Caregiver perceptions of children in their care and motivations for the care work in children's homes in Ghana: Children of God or children of white men?
Peer reviewed, Journal article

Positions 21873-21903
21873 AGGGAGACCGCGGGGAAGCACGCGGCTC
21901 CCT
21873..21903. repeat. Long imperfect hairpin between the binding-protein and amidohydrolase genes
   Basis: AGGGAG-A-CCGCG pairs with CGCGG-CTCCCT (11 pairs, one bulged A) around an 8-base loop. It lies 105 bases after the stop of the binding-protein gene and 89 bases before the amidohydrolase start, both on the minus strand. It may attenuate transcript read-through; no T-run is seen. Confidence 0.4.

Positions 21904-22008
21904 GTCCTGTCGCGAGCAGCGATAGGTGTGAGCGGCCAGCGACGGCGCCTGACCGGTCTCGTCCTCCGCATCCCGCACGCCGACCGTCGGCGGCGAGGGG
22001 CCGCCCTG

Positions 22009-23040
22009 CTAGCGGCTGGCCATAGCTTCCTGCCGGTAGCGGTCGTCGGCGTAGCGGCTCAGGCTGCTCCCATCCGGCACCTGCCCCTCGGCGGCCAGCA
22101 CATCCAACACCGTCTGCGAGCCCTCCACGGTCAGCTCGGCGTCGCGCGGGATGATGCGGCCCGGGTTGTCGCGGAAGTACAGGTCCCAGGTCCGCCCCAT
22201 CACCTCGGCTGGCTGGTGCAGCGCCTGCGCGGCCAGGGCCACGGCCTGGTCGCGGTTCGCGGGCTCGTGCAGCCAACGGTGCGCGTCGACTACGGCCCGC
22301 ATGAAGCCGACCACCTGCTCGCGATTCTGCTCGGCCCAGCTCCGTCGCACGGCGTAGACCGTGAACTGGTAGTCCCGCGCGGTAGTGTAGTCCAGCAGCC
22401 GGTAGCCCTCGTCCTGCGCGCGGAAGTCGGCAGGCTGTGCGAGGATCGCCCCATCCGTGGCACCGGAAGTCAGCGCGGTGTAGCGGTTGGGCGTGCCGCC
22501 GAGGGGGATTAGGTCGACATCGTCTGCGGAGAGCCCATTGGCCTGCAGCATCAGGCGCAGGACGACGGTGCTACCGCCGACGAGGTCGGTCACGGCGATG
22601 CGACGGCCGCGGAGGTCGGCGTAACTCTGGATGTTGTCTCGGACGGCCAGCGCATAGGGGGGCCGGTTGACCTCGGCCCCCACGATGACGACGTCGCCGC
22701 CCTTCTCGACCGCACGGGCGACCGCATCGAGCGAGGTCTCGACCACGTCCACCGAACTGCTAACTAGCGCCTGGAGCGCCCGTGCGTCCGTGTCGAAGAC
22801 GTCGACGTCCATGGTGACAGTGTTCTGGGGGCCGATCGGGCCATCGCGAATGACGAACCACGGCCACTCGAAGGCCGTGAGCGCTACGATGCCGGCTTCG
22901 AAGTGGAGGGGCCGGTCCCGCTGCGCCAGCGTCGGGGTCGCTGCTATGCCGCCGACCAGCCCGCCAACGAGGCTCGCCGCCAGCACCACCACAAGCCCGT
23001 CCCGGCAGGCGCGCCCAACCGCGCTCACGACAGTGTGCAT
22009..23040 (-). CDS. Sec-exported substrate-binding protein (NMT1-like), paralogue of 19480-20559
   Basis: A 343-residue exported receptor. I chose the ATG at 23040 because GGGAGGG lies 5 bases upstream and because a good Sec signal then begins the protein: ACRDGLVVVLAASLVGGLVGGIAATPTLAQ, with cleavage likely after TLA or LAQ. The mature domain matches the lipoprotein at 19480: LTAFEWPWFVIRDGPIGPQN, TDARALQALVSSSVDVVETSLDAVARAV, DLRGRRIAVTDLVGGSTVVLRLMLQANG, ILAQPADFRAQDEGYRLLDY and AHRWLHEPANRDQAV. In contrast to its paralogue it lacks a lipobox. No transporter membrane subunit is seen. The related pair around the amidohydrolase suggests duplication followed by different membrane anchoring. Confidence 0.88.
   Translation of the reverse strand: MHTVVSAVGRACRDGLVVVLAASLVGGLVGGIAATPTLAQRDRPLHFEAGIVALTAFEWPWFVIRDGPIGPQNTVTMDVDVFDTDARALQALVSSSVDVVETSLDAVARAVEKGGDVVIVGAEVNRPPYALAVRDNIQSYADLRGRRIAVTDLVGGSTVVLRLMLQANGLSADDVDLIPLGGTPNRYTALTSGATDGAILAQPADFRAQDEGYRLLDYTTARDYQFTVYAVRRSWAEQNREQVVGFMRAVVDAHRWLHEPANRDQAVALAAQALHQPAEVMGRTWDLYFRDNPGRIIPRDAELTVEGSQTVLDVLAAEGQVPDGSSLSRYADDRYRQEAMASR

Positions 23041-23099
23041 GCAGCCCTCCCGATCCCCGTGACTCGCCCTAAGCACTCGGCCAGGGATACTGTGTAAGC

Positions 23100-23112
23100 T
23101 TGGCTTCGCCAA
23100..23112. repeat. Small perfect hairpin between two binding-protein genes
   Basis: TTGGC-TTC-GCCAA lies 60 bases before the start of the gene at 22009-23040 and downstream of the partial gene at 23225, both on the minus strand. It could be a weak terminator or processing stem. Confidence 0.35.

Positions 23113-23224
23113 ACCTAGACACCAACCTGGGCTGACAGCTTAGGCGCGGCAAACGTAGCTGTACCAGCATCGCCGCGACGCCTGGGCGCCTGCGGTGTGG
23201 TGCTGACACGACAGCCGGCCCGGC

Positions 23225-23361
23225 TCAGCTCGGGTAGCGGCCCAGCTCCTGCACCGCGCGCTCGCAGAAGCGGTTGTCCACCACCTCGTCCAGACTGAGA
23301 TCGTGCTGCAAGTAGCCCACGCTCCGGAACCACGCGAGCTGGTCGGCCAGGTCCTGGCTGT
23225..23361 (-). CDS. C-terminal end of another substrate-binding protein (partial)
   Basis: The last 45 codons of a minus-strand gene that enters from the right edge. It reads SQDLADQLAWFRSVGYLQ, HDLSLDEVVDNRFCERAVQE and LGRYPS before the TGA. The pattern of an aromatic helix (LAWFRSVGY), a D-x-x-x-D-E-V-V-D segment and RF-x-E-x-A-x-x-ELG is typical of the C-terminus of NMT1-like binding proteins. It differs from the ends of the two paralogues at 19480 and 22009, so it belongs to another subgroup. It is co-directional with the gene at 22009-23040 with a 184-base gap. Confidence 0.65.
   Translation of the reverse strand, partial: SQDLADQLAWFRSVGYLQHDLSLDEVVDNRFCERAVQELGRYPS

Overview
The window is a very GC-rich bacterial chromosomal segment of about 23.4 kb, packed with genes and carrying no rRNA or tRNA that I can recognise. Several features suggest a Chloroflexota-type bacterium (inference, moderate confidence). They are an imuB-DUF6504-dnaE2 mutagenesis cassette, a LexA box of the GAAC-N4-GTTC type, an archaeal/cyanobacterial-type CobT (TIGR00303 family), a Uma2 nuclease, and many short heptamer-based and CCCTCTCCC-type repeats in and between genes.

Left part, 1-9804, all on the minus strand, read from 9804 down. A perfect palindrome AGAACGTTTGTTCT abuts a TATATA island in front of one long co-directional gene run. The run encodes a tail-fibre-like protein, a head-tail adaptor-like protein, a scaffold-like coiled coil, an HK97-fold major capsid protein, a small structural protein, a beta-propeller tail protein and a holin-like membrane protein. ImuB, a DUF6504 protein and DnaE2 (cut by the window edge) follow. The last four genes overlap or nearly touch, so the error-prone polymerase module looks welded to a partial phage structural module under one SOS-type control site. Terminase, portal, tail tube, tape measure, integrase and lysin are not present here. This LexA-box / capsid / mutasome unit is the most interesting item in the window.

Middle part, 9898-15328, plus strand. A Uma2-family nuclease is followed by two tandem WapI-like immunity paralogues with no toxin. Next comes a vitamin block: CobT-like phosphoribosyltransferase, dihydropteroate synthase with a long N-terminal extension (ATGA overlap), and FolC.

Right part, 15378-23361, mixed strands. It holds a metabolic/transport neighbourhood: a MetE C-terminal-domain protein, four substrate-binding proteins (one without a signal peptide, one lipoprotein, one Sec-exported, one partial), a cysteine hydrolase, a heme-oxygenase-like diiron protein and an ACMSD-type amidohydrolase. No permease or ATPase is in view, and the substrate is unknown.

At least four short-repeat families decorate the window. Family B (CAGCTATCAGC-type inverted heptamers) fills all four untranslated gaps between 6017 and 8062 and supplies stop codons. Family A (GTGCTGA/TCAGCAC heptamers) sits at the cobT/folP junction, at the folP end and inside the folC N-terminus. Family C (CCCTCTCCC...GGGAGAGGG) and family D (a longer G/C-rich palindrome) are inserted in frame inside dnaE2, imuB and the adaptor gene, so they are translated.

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The perceptions and motivations that workers have in their work and work environment are important determinants of the quality of work they do. For people who work in residential institutions where children who have lost the care of their parents receive care, these perceptions and motivations become a crucial part in determining the quality of services or care the children are given. This study set out to explore the perceptions and motivations of caregivers in the institutional context in Ghana. Adopting a qualitative, phenomenological approach, data were collected from 35 caregivers in two children's homes in Ghana through participant observations, focus group discussions and in-depth interviews. It emerged that caregivers perceived the children in their care first as children of God and then as children of white men and were predominantly motivated by their religious convictions to keep doing ‘the work of God’. Other motivations included personal life situations and economic aspects of the job. Implications for the workers and children in this environment are discussed.
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